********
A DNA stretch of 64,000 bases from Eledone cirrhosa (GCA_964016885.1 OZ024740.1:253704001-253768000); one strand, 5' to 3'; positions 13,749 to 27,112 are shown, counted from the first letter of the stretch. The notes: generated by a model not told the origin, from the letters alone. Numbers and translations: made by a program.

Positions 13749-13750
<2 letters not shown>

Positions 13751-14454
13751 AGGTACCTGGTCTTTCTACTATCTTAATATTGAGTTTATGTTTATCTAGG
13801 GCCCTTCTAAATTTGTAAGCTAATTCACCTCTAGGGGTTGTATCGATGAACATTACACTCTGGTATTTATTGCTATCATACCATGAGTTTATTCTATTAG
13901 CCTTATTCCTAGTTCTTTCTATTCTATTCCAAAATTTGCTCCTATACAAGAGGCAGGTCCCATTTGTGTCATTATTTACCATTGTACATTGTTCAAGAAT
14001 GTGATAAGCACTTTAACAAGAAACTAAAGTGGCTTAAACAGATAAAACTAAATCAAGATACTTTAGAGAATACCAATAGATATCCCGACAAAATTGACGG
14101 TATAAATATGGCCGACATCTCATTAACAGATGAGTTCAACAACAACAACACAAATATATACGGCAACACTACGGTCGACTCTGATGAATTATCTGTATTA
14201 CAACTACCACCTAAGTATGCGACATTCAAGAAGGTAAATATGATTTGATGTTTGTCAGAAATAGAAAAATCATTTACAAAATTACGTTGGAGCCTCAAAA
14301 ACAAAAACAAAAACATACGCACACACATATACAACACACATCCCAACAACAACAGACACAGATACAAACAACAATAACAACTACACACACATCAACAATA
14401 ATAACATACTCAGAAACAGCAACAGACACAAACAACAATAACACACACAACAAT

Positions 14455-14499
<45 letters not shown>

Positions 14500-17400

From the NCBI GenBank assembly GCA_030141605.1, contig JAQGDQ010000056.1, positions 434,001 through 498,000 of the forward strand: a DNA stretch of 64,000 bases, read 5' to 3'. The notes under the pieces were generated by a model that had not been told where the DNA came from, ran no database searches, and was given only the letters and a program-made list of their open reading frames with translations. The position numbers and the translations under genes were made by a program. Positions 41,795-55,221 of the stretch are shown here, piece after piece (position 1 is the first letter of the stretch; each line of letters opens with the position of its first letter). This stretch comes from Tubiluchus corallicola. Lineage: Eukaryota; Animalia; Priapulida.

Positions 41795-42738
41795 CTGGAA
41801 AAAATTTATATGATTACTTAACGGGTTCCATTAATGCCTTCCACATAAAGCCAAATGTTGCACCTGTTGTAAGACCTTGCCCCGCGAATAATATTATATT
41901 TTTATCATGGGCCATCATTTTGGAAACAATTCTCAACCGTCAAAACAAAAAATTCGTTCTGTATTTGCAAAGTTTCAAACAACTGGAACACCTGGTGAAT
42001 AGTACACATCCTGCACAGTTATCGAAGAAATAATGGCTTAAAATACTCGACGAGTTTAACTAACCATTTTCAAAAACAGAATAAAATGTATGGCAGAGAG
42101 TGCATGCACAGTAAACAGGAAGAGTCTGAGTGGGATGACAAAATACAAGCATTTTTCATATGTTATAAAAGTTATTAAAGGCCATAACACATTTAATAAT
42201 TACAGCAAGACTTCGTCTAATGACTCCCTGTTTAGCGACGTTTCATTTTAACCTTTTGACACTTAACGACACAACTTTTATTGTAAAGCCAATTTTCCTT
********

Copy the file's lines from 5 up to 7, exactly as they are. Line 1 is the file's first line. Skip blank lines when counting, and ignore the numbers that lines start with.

13751 AGGTACCTGGTCTTTCTACTATCTTAATATTGAGTTTATGTTTATCTAGG
13801 GCCCTTCTAAATTTGTAAGCTAATTCACCTCTAGGGGTTGTATCGATGAACATTACACTCTGGTATTTATTGCTATCATACCATGAGTTTATTCTATTAG
13901 CCTTATTCCTAGTTCTTTCTATTCTATTCCAAAATTTGCTCCTATACAAGAGGCAGGTCCCATTTGTGTCATTATTTACCATTGTACATTGTTCAAGAAT